A Most Extraordinary Pursuit

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A Most Extraordinary Pursuit

I love historical mysteries. With such a colorful cover, I couldn’t help but feel intrigued.

When the Duke of Olympia dies his longtime secretary Miss Emmeline Rose Truelove is commissioned to seek out his heir, Maximillian Haywood. Max has apparently slipped off the face of the earth since arriving in Crete for an archeological dig. Emmeline agrees to make the journey to Crete, but is immediately frustrated by the discovery she is to be accompanied by the notorious Lord Silverton. Silverton is most known for his weakness for the opposite sex.

Emmeline, in some ways, puts me in mind of Amelia Peabody. She is the most beloved character created by the late Elizabeth Peters. The story's plot is quite complicated at times and unfortunately moves at a snail’s pace with entirely too much dialogue. There wasn’t enough action, suspense, or paranormal elements. The ends was just too over the top for my taste.

This was an extremely ambitious novel in some ways. There were too many elements crammed into it, such as time travel, conversations with dead people, Greek mythological figures and myths. That’s all on top of the mysterious disappearance of Max, plus the attempt to spark a little flame between the valiant Emmeline and the most unconventional Lord Silverton.

Silverton’s character rubbed me the wrong way right from the start and kept on infuriating me by flaunting his conquest under Emmeline’s nose and appearing to enjoy her hurt feelings and embarrassment.

While it could be argued, he was attempting to encourage Emmeline to live a little, his approach was rude by any standards, in any time period. Although, I will admit, he did redeem himself somewhat as the novel progresses.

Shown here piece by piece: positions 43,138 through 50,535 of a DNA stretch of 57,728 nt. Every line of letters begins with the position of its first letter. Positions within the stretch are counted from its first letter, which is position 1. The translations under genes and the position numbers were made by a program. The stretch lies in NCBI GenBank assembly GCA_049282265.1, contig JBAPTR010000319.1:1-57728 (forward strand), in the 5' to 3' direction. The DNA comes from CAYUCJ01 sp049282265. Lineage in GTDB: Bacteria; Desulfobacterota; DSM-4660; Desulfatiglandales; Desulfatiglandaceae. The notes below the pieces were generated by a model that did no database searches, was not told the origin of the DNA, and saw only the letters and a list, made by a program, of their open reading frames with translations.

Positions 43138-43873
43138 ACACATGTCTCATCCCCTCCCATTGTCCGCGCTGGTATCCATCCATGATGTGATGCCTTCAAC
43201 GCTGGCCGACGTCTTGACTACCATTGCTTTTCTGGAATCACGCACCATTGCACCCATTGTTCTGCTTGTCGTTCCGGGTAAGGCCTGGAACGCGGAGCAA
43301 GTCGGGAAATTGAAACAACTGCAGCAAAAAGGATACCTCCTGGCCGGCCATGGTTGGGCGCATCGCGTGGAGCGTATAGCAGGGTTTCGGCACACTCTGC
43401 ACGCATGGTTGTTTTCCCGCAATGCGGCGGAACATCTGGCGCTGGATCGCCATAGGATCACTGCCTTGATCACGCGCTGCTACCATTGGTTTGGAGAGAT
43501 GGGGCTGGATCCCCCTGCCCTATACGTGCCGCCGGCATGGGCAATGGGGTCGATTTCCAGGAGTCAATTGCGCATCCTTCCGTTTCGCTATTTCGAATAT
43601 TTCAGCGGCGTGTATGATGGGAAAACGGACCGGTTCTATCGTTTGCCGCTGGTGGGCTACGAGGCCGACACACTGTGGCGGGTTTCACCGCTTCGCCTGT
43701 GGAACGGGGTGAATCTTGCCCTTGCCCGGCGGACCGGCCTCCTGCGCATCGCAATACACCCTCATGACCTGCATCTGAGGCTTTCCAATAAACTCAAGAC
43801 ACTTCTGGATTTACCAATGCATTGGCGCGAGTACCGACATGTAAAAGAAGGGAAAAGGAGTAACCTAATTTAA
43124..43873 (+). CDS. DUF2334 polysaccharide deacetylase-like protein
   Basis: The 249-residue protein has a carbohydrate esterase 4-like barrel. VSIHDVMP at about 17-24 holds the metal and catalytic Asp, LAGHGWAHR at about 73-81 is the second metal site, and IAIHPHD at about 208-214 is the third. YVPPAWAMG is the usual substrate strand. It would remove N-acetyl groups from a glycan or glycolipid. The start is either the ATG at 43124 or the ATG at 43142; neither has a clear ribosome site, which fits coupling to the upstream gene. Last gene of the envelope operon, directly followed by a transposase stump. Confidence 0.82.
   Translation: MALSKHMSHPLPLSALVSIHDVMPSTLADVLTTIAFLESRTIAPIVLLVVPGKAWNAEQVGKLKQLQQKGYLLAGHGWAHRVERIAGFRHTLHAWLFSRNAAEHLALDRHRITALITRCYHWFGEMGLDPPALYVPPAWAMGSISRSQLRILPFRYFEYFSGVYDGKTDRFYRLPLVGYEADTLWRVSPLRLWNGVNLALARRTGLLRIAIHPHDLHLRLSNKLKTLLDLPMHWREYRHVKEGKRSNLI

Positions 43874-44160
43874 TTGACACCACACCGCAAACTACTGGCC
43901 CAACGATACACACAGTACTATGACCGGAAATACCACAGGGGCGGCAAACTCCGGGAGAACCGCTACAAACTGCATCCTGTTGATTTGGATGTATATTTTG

I realize the banter between Silverton and Emmeline is meant to be humorous, but it fell flat.

Emmeline is a woman ahead of her time, holding a job typically held by men. Although she is so rigid, and allows Silverton to get under her skin, I admired her tenacity and concern for people.

She is slightly contradictory and inconsistent. But there is so much going on under the surface with her, she makes quite an interesting character study.

The conclusion is simply… I don’t know. If you are familiar with Greek mythology, it might go a long way toward understanding how things concluded, but I can’t say I was too happy with the ending. While it didn’t end with a cliffhanger, it left too much open to speculation and I felt some issues were left unexplained. However, there is always the possibility of a sequel.

Although, this book didn’t appeal to me as much as I’d hoped, I do admire the valiant effort and vivid imagination of the author and applaud her courage in writing outside her usual niche.

Personally, I think the author has the right idea. A more conventional mystery, without the paranormal elements, would have worked better for me.

Book Blurb for A Most Extraordinary Pursuit

Known for her original plots, deft characterization, and lyrical voice, Juliana Gray presents an extraordinary novel of an uncommon pursuit…

February, 1906. As the personal secretary of the recently departed Duke of Olympia—and a woman of scrupulous character—Miss Emmeline Rose Truelove never expected her duties to involve steaming through the Mediterranean on a private yacht, under the prodigal eye of one Lord Silverton, the most charmingly corrupt bachelor in London. But here they are, improperly bound on a quest to find the duke’s enigmatic heir, current whereabouts unknown.

An expert on anachronisms, Maximilian Haywood was last seen at an archaeological dig on the island of Crete. And from the moment Truelove and Silverton disembark, they are met with incidents of a suspicious nature: a ransacked flat, a murdered government employee, an assassination attempt. As they travel from port to port on Max’s trail, piecing together the strange events of the days before his disappearance, Truelove will discover the folly of her misconceptions—about the whims of the heart, the motives of men, and the nature of time itself…

Night Owl Reviews Dec, 2016 3.00